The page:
Our experiment empirically demonstrated that asparagus fern doesn’t stack up as food. If only a small amount caused pronounced intestinal discomfort then we think a proper meal of it could really cause some problems. We can probably say now that asparagus fern tubers are NOT food fit for human consumption. Although, there is always a slim chance that something else caused Patrick’s discomfort several hours after he ate a few small tubers, we’re going to trust his reaction and not pursue this plant any further. With this somewhat intrepid experiment under our belts we loaded up the bikes, thanked Linda and Nicholas for hosting us so graciously, and left Iluka passing this rather wishful sign on the way out.

Let’s hope this decommissioned station is an image we’ll see more and more. The only fuel in this picture that we can see as viable for the future is solar radiation (the blue sky)… And on we pedalled towards another chronic fuel problem, as we’ll see shortly, stopping after a 55 km ride up the Pacific Highway at Woodburn to cook dinner on the banks of the Richmond River,

and later to the Woodburn football ground to set up camp under the light that was offered freely to us.

 We woke with the sun to heavy dew,

we had another 55km day ahead of us, so we packed up the tents wet, stocked up on our standard organic Aussie oat porridge sweetened with local ironbark blossom honey and currants,

crossed the Pacific and the Richmond River, and headed north to Lismore.

On the way we spotted some happy free range hens so we knocked on the door and bought a dozen eggs for $3 from these peeps.

A little further on we collected some guavas for our tucker bag.

As we approached Lismore we came to understand how conscientious this community is:

and we were drawn to this conscientiousness ourselves.

We found home at Camp Liberty with hundreds of others, 15 kms west of Lismore in an area aptly called Disputed Plains, near Bentley.

Camp Liberty is a pop-up settlement established to offer all forms of support, supplies, personnel, communications and a cultural sanctuary for the blockade of three gateways that give access to a proposed mine site for invasive gas exploration.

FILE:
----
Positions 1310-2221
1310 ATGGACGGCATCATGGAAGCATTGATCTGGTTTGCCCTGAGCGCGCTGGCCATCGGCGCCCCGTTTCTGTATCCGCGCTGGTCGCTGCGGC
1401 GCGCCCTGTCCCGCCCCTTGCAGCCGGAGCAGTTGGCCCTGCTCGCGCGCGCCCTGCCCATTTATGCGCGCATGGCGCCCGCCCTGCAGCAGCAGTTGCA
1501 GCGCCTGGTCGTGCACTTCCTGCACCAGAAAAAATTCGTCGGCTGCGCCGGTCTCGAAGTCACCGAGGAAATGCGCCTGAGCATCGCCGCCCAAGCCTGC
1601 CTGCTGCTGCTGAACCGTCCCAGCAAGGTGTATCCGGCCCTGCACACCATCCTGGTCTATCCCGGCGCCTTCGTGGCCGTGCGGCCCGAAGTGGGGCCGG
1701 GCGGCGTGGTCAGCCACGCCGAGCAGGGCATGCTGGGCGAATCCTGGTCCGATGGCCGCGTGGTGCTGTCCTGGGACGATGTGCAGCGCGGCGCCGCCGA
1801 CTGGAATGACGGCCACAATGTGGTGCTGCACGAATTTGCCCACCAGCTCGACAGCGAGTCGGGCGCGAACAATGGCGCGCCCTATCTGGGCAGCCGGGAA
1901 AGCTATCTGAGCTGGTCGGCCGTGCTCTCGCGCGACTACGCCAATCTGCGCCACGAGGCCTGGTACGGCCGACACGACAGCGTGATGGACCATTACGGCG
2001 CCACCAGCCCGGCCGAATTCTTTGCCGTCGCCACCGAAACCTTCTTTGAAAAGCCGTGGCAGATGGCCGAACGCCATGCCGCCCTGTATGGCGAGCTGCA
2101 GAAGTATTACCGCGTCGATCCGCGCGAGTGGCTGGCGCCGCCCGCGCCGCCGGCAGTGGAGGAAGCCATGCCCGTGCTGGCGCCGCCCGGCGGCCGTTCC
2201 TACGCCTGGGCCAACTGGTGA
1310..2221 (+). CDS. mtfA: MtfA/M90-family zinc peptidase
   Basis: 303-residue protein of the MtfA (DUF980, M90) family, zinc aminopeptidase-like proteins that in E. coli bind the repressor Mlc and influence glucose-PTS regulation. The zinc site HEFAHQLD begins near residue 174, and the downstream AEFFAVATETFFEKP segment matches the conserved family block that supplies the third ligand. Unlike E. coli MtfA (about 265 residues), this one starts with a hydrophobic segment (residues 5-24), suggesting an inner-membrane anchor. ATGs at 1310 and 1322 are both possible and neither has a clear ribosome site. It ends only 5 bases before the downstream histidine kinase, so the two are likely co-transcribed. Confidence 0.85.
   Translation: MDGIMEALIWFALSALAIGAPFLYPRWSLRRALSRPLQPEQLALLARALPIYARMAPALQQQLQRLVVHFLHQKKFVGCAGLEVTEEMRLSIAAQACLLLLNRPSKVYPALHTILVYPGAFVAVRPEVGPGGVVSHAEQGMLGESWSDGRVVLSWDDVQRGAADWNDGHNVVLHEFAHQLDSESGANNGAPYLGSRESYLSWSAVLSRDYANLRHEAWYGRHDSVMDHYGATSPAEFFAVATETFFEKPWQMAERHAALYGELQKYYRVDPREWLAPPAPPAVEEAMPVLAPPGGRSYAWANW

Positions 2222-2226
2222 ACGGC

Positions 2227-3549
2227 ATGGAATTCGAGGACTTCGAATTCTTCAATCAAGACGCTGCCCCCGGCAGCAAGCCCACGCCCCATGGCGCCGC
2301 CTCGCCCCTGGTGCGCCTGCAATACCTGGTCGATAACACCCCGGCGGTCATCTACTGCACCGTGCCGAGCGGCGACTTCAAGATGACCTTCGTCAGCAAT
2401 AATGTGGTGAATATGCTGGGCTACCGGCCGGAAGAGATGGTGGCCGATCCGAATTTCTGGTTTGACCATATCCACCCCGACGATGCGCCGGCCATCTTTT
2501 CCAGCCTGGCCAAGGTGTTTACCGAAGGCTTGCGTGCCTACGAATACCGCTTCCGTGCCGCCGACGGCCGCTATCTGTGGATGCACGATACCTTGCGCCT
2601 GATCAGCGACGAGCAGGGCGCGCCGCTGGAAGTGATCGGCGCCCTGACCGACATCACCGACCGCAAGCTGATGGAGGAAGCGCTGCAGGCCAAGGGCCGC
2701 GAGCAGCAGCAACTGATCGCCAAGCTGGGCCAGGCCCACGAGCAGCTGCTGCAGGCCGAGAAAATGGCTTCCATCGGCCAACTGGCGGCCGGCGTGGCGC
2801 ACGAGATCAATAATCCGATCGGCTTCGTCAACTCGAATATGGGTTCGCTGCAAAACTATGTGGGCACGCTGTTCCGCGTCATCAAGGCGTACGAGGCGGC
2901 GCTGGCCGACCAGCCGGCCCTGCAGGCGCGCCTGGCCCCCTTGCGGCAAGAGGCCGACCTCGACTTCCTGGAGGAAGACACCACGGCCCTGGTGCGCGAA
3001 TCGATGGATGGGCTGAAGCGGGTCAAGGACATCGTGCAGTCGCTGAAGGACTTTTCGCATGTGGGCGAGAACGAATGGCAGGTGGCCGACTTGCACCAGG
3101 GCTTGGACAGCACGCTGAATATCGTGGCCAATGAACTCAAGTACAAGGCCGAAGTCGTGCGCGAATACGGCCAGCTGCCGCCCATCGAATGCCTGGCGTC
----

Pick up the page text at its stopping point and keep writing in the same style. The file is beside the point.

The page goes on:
It’s an incredibly well organised camp,

with some clear-eyed thinking.

We volunteered for the first aid tent and have so far treated a number of people with minor ailments.

While getting to know the multiplicity of people stationed here,


and witnessing,

and getting to know more intimately the land we are all protecting.

While the corporatised media tellingly ignore what is happening at this camp, social media has come alive to represent this very special transformation of people power.

Three stellar women

We were fortunate to meet three stellar women while we stayed in Iluka. 
The first, Linda Marney, welcomed us onboard the ferry from Yamba and offered us her flat as a sanctuary while we awaited a bike part to come from Brisbane. Linda has a wealth of experience in all things maritime and spent several years sailing up the east coast of Australia. Her most recent project has been to develop a vibrant community garden in Iluka, which supplies fresh local organic food to the local branch of Meals on Wheels. The food is grown on the same site as it is cooked.

These pumpkins from the garden will go from spade to blade with the bare minimum of food kilometres and retain most of their nutrition before being consumed. Amazing stuff Linda!

The second, Rhoda Roberts, pictured here with her man Steve Field, we met up the main drag. Rhoda is a member of the Wiyebal Clan of Northern NSW, which is part of the Bundjalung Nation of southern Queensland and northern New South Wales. She was the first Aboriginal presenter on prime-time television, fronting SBS’s First In Line and presented Radio National’s Awaye! programme. As an actor, she appeared on stage in the original production of Louis Nowra’s Radiance, in a role written for her. She introduced the term “Welcome to country” and established protocol manuals by local custodians for the arts industry during the 1980s. She is currently head of Indigenous programming at the Sydney Opera House, the creative director at VIBE Australia and director of a new Indigenous multi-arts event called the Boomerang Festival.

This is her ancestral country. So lovely to meet you Rhoda.

The third, Eddy Carroll, not a local but a friend from Melbourne currently staying in Yamba, caught the ferry over to visit us in Iluka. Eddy is a textile artist who has exhibited widely. She is a passionate advocate of local organic food networks and, like us, is currently living at no fixed address. Last year Eddy travelled to Thailand where she worked at Borderline Collective. Borderline Collective specialises in working with women in exile, developing their artistic skills in creating and marketing art work.

Eddy brought us over the gift of wild caught tuna jerky that she and a friend made with a local catch. Needless to say Artist as Family devoured it in moments. Thanks Eddy, great to see you again!

We will be leaving Iluka shortly to head to Bentley to join hundreds of kin fighting the gas-fracking juggernauts

Mixing it with the northerners (from Lawrence to Iluka)

We had three wet, windy but nonetheless restful days in Lawrence.